The agreement, signed in Myanmar's capital, Naypyitaw, calls for special U.N. and government programs to assist the children no longer allowed in the armed forces, or Tatmadaw, a release from the United Nations said.
"The most important work begins now to ensure that children are released from the Tatmadaw as soon as possible and are returned to their families and communities and receive support to promote their well-being, learning and livelihoods," said Ramesh Shrestha, the U.N. Children's Fund representative in Myanmar.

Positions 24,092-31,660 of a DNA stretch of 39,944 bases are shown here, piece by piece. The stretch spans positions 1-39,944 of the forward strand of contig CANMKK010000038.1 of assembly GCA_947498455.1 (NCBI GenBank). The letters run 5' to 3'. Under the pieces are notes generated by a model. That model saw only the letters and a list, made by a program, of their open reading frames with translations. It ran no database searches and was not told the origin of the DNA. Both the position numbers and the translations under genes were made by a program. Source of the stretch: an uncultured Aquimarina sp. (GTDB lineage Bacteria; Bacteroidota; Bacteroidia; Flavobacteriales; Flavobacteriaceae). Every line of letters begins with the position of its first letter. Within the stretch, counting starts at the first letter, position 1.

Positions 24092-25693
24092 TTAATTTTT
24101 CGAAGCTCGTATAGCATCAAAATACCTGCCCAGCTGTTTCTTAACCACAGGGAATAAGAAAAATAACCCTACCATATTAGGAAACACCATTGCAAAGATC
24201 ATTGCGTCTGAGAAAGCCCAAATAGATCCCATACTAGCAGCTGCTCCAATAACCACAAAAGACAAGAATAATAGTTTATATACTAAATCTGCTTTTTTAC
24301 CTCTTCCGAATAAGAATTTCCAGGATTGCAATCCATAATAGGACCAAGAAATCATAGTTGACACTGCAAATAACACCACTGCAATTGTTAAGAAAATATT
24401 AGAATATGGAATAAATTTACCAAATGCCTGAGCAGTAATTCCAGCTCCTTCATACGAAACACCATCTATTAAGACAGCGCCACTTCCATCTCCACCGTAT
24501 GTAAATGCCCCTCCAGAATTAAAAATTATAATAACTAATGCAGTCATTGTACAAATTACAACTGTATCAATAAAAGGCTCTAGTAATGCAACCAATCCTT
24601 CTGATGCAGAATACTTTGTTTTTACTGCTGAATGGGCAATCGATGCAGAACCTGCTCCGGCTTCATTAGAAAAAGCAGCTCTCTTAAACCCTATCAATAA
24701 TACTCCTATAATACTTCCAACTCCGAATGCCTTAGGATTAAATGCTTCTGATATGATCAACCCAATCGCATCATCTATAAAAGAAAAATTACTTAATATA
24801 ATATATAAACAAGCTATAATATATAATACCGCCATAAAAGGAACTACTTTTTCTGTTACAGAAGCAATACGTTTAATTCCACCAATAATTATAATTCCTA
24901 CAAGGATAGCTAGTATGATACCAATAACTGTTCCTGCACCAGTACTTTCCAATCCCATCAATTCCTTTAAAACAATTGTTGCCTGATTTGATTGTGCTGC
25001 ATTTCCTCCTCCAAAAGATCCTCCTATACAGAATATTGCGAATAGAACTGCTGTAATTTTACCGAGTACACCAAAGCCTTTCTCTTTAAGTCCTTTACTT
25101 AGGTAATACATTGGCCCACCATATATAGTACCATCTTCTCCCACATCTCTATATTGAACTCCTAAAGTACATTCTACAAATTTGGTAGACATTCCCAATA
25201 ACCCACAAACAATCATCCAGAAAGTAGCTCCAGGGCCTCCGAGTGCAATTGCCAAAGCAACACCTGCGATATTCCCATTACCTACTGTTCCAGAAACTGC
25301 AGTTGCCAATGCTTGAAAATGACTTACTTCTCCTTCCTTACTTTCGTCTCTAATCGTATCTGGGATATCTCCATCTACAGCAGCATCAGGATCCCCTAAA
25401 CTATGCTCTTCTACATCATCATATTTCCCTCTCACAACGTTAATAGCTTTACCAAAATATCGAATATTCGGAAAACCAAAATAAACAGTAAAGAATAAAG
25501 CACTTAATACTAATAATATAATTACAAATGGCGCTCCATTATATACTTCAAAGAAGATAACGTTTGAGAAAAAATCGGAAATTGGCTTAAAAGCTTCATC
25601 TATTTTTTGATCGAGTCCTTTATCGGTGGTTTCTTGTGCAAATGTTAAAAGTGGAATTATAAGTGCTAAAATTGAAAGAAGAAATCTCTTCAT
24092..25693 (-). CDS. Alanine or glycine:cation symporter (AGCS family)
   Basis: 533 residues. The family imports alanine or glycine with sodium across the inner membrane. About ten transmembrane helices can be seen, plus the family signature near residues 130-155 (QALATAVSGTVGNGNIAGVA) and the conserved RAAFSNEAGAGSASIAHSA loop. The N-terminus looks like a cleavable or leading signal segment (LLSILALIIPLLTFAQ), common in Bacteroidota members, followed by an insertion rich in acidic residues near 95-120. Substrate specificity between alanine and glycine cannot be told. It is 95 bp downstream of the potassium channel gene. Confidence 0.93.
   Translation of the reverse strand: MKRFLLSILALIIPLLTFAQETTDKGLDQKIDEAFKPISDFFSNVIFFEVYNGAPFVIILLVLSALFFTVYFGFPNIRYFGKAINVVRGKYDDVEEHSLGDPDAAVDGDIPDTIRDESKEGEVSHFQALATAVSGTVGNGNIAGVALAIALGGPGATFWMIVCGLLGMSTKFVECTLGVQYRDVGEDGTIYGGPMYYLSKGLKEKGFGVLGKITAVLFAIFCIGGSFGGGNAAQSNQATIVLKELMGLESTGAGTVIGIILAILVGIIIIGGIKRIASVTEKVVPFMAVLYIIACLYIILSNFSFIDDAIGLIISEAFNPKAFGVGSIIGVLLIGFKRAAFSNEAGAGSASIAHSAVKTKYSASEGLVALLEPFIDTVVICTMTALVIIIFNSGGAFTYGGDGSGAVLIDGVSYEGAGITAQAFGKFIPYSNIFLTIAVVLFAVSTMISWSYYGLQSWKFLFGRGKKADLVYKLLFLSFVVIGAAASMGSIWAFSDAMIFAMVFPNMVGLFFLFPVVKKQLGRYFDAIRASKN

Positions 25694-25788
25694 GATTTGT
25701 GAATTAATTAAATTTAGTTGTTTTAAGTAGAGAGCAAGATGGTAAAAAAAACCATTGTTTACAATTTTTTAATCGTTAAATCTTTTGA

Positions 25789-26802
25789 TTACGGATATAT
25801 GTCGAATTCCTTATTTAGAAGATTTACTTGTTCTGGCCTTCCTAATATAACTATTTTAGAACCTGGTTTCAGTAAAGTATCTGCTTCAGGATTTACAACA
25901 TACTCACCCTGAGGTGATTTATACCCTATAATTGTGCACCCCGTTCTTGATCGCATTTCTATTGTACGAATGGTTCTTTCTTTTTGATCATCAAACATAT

Myanmar has been listed fore more than five years on the U.N. secretary-general's report on countries in armed conflict that commit grave violations against children, the release said.
"This is an ambitious plan agreed by the government and the United Nations to deal with this long standing issue, and the international community must support it," said Radhika Coomaraswamy, the secretary-general's special representative for children and armed conflict. "This is a testament but also a test of Myanmar's engagement for children, and I hope to see it through."